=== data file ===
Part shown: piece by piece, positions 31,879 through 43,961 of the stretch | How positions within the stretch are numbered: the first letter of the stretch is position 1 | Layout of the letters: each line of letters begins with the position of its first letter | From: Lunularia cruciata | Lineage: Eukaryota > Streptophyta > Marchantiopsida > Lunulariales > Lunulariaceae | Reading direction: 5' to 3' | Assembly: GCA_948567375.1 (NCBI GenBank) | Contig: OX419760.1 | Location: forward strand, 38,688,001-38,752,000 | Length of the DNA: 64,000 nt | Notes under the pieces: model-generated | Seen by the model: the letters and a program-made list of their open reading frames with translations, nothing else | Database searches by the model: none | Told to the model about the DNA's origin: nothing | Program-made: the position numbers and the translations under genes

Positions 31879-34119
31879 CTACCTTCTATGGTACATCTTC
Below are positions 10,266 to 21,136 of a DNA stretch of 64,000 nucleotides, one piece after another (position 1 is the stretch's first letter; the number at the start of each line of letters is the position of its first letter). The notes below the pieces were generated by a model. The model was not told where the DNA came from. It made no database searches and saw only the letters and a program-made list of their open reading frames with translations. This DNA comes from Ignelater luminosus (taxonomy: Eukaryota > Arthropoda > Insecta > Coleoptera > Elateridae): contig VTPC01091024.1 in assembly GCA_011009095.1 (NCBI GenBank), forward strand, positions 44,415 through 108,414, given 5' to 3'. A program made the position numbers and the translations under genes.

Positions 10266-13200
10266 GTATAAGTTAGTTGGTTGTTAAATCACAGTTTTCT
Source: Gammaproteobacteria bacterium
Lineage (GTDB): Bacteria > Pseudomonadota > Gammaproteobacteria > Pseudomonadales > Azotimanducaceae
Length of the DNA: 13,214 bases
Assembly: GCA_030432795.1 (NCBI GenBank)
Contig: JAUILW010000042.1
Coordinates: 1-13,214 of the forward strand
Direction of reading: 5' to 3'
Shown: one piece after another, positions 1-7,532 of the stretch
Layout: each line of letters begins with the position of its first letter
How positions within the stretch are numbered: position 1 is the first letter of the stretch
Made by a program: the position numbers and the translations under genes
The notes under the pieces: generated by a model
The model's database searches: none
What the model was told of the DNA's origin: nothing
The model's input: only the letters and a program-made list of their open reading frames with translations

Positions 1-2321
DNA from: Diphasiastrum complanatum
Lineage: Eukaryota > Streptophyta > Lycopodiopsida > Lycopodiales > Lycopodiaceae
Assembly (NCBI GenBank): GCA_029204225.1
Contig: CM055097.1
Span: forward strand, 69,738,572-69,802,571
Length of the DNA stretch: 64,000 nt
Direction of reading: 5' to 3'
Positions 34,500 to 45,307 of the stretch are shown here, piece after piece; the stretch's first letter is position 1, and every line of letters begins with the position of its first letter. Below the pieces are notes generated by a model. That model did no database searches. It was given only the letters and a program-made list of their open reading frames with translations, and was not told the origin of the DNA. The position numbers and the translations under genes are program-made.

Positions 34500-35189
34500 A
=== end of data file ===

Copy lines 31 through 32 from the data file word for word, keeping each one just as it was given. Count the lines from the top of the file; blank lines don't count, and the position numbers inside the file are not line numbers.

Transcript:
Positions 34500-35189
34500 A